The dynamics of selling cars are ever changing; as the customers dealers serve are more empowered it is no longer enough to use traditional selling tactics for a short term profit where the outcome leads to a non-loyal customer.
If you observe the methods used by high street retailers such as loyalty cards, 2 for 1 deals and the introduction of extra products not traditionally associated with them, it is clear that building brand loyalty has resulted in large profits and continuing growth.
The interesting conundrum for car manufacturers and their franchised dealers is how to establish this kind of brand loyalty, increase their customer base and grow market share accordingly.
The number 1 priority is the product range; if a car maker produces excellent cars which look great, are brilliantly functioning and competitively priced they will attract customers. However, to really ensure that they keep coming back these excellent products have to be backed up by the kind of showroom experience a customer would feel compelled to tell their friends and family about.
There is no doubt that the car industry has moved forward astonishingly in the last decade and customer centricity is now the overriding concern of car dealers. These dealers know how important it is for their future to continue growing their customer base by adopting some of the practices employed by other retail experts (and we don’t mean buy one get one free).
A personal example to me of just how powerful a brand can be was when I recently received a text from Marks and Spencer informing me that there was a new “eat for £10” deal being launched and I found myself wanting to down tools and head for my nearest store to take advantage.
The fact is that we all know that M&S food is top class and the deal is without question a bargain; a bottle of wine, main course and sweet for a tenner. Of course I always buy some extra accompaniments because I have had such a bargain so clearly end up spending more as a result.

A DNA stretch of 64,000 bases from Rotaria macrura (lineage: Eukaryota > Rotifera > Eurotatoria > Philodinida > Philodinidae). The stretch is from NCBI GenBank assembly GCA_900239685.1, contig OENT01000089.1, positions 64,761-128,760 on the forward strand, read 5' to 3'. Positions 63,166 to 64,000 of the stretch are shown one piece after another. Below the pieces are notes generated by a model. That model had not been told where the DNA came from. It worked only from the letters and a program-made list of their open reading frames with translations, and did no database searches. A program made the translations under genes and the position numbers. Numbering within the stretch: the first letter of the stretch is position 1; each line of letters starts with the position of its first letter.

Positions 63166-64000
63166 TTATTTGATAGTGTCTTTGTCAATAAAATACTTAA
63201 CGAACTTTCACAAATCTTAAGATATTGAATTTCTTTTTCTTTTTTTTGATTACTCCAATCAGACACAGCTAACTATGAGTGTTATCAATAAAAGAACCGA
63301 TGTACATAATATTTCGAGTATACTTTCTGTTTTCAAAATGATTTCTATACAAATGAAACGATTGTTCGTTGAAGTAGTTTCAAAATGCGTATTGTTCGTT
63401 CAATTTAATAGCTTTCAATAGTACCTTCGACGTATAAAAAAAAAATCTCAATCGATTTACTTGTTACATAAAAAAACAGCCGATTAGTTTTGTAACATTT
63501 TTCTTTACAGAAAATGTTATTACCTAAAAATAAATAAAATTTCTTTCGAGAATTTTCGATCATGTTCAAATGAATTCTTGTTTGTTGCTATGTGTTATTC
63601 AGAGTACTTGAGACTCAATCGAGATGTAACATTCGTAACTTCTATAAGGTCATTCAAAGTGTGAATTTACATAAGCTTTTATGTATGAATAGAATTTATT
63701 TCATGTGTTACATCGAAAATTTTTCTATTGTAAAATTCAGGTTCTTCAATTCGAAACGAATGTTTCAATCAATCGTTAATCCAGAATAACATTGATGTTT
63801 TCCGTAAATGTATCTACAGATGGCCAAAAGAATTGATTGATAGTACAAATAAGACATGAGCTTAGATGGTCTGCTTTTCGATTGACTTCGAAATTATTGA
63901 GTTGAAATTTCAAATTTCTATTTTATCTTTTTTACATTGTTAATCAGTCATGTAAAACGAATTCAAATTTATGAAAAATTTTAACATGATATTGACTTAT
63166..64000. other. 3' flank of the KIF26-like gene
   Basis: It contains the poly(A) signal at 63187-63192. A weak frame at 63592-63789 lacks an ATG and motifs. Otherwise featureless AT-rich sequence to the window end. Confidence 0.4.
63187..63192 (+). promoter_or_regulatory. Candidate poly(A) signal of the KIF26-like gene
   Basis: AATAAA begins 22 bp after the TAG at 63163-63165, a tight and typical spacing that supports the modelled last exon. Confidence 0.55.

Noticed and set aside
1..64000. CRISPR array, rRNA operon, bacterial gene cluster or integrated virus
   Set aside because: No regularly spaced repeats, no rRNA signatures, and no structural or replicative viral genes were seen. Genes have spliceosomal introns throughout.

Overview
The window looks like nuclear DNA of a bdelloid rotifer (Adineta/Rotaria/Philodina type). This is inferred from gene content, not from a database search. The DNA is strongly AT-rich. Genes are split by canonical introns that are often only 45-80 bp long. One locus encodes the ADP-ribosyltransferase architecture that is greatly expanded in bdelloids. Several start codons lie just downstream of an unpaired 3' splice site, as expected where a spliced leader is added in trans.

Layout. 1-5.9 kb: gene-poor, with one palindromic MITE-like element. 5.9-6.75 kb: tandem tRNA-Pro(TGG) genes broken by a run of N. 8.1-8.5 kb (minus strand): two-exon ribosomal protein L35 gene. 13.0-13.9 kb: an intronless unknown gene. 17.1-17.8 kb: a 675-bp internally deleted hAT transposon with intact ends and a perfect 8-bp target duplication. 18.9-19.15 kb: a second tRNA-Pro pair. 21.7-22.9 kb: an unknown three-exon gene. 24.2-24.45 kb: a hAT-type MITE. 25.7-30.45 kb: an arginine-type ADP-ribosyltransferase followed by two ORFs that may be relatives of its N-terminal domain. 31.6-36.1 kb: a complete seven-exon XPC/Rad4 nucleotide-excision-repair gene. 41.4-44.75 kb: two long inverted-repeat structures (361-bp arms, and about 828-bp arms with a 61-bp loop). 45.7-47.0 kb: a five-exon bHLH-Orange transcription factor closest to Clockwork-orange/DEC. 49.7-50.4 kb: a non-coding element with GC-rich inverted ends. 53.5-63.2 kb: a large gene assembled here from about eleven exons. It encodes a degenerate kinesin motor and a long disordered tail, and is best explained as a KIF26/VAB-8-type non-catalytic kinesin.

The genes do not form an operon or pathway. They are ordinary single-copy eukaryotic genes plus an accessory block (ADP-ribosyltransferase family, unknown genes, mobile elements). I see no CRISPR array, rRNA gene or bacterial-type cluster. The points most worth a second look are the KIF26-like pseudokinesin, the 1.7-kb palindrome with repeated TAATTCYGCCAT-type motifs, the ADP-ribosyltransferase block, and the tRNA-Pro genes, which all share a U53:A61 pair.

The point is that somewhere along the line I have become a disciple of M&S food without even realising how important it was to me because I truly believe in them and have only had positive experiences and been met with fantastic staff.
Whilst I realise that the selling of Friday night’s dinner and a twenty grand car are completely different the customers remain the same and therefore the expectation is for a similar if not better experience. So how does the car dealer provide this and remain profitable?
While many car buyers will talk about safety or build quality as equally important, for the majority price is still the number 1 factor and still far outweighs the environmental credentials of a new car. Customer service or the buying experience never gets a mention.
So dealers and manufacturers still have a lot of work to do. Some people will call it the journey or the “service road to profit” but essentially it is about how a car dealer can affect a change in priorities of a customer so that price is not the number 1 driver for changing their car.
If, however, we look to what Jaguar Land Rover have achieved with the XJ over the last few years we may see a blueprint that other manufacturers and the dealer networks may wish to emulate.
While JLR may not have the slavering brand loyalty of Apple, where the product and design is everything to the devotees and the price almost irrelevant, they have a product that is so good that the rest does become a whole lot easier.
Product – Economy – Presentation – Preparation – Price – Add-ons – Follow up – Service plans – Referrals – Showroom comfort – New products – Staff.
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